The KU intercampus program in communicative disorders is celebrating 50 years of accreditation
May 01, 2015
By Greg Peters
The University of Kansas Intercampus Program in Communicative Disorders (ICPD) is celebrating its 50th anniversary of accreditation this year by the American Speech-Language-Hearing Association.
The Kansas Senate honored the program on May 1 with a resolution proposed by Marci Francisco, D-Lawrence, Senate assistant minority leader, stating "we congratulate and commend 50 years of accreditation for the University of Kansas' graduate programs in speech, language and hearing."
KU's IPCD program, which traces its origins to as early as 1952, was the first to be accredited by the ASHA and is the longest-running program spanning the Lawrence and Medical Center campuses. Students in IPCD's graduate programs take part in classes on both campuses, while undergraduates do all their work on main campus.
"This tribute pays homage to the hard work and dedication of our faculty, staff and hundreds of students who have been part of the IPCD over the past 60 years, said John Ferraro, Ph.D., chair of Department of Hearing and Speech at the University of Kansas Medical Center. "It not only calls attention to our success in preparing students for their careers, it acknowledges the clinical and research activities in which we engage to help people of all ages with speech/language/hearing problems."
In Lawrence, the Department of Speech-Language-Hearing: Sciences and Disorders, is chaired by professor Holly Storkel, Ph.D. At KU Medical Center, the Department of Hearing and Speech is led by professor Ferraro, who is also associate dean for research for the School of Health Professions.
"One of the most often cited strengths of our program by our students is the diverse expertise of our faculty and the wide array of clinical training opportunities," Storkel said. "Those strengths would not be possible if we mounted our programs separately rather than as an intercampus partnership."
KU's Department of Speech-Language-Hearing started in 1923 and the Department of Hearing and Speech was founded in 1949. The two departments had significant collaboration as early as 1952, with Richard Schiefelbusch serving as the group's first chair, although the IPCD was not formally recognized by the university until the early 1960s.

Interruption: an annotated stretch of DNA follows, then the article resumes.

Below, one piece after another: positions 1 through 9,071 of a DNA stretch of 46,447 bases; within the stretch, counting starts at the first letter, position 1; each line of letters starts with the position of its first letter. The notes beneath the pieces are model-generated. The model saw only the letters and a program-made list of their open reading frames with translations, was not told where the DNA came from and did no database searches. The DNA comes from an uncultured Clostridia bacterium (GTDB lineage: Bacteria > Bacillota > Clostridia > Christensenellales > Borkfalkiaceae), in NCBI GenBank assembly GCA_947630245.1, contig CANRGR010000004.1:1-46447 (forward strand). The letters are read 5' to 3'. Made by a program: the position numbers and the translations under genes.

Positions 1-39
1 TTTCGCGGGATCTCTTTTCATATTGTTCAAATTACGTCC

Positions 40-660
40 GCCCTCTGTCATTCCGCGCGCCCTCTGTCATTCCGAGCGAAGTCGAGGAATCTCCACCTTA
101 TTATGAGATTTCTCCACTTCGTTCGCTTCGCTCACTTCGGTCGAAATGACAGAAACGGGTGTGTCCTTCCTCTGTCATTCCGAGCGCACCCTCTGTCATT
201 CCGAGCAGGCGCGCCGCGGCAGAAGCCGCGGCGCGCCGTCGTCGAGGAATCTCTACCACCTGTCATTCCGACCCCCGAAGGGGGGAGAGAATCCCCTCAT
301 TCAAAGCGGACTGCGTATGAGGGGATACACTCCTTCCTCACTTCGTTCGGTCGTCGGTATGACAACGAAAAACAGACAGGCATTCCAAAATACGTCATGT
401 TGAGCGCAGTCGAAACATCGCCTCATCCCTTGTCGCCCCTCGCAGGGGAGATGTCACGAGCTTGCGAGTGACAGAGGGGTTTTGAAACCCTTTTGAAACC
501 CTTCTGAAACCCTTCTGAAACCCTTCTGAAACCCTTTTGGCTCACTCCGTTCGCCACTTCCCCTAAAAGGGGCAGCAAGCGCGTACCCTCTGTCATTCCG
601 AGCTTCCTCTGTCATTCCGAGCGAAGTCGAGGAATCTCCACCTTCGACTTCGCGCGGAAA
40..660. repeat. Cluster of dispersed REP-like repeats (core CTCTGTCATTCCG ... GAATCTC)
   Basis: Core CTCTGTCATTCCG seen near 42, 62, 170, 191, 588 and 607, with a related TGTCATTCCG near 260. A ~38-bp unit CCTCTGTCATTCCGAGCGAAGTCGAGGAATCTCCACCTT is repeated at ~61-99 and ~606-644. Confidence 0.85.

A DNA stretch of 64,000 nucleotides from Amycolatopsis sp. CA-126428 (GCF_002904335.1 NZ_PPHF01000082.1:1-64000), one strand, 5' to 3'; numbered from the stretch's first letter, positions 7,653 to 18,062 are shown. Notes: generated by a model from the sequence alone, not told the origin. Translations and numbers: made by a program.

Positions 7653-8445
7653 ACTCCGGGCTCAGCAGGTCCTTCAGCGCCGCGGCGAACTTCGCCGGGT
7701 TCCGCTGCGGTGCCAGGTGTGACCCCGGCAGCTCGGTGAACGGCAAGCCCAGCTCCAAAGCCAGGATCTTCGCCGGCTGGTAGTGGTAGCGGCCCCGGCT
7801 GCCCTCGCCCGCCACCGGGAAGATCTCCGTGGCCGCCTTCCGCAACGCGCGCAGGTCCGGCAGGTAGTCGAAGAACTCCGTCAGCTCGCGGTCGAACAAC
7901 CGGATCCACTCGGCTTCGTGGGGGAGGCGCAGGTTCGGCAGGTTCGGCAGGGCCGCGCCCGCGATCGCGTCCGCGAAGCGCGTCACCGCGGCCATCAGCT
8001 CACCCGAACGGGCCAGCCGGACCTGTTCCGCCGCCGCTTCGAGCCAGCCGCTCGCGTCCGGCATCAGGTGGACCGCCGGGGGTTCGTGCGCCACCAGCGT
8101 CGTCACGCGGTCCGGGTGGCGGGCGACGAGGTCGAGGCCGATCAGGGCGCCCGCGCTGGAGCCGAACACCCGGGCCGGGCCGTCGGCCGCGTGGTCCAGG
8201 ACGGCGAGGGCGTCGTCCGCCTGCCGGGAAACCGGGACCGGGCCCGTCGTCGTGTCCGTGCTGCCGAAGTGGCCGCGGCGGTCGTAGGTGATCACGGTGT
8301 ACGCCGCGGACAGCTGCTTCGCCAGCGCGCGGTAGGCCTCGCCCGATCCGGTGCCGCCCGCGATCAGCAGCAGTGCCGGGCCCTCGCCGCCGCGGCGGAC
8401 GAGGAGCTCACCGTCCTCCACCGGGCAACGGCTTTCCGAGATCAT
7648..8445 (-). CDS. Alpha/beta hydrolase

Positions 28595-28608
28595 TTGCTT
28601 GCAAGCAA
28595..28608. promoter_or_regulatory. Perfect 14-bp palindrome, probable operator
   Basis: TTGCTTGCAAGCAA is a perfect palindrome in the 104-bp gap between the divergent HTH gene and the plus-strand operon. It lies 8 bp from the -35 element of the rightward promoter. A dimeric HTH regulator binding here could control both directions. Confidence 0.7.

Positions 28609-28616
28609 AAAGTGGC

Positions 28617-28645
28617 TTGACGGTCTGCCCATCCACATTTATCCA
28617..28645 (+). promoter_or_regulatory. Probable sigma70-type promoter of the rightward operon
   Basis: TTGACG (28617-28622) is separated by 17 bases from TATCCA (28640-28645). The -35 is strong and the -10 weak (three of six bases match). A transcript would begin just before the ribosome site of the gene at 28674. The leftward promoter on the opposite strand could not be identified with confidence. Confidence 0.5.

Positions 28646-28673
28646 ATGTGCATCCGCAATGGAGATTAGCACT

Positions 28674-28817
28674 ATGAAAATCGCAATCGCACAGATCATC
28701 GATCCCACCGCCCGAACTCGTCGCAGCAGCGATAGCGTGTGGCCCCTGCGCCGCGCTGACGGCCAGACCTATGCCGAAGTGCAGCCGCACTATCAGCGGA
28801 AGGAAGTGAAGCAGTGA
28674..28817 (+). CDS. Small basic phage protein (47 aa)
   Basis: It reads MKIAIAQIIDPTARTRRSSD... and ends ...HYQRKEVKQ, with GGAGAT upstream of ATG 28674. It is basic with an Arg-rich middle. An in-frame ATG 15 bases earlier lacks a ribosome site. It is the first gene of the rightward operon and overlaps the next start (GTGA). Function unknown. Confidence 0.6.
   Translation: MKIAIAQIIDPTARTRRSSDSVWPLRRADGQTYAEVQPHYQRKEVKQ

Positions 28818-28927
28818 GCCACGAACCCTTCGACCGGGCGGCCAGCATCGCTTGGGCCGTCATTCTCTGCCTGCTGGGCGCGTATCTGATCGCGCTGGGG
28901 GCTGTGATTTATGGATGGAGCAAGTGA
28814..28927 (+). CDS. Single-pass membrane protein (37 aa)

The program's origins are credited to Schiefelbusch and Margaret (Peg) Byrne on the Lawrence campus, and June Miller at KU Medical Center. More than 2,000 students have graduated from the IPCD during its long and successful history. Miller, who was the first chair of the hearing and speech department, was appointed in 1949 and served 34 years. Ferraro began his tenure in 1984 also serves as the IPCD's director on the medical center campus, while Storkel began her term as IPCD's director in Lawrence in 2013. The Hearing and Speech Department was a charter member when the School of Allied Health (now the School of Health Professions) was formed in 1974 at the medical center.
"Kudos to the founders who had the foresight to recognize the importance of national accreditation during our formative years," Ferraro said. "The standards set forth by ASHA have helped us maintain the highest levels of academic and clinical preparation for our students. Our goal has always been to not only meet these standards but to exceed them."
The IPCD offers a variety of degrees from bachelor's to doctorates. The Kansas Board of Regents recently approved a clinical doctorate in speech-language pathology (SLPD) that will launch in the fall. The IPCD also offers a clinical doctorate in audiology, which was established in 2003, along with long-standing degree programs leading to the Master of Arts in speech-language pathology and a Doctor of Philosophy in both speech-language pathology and audiology.
"As we look to the future, we plan to continue to stay on the cutting edge of training," Storkel said. "We consistently evaluate the success of our programs to ensure that we are continuing to provide the top-notch training that graduates need to succeed in the workplace, which is constantly changing as the field advances."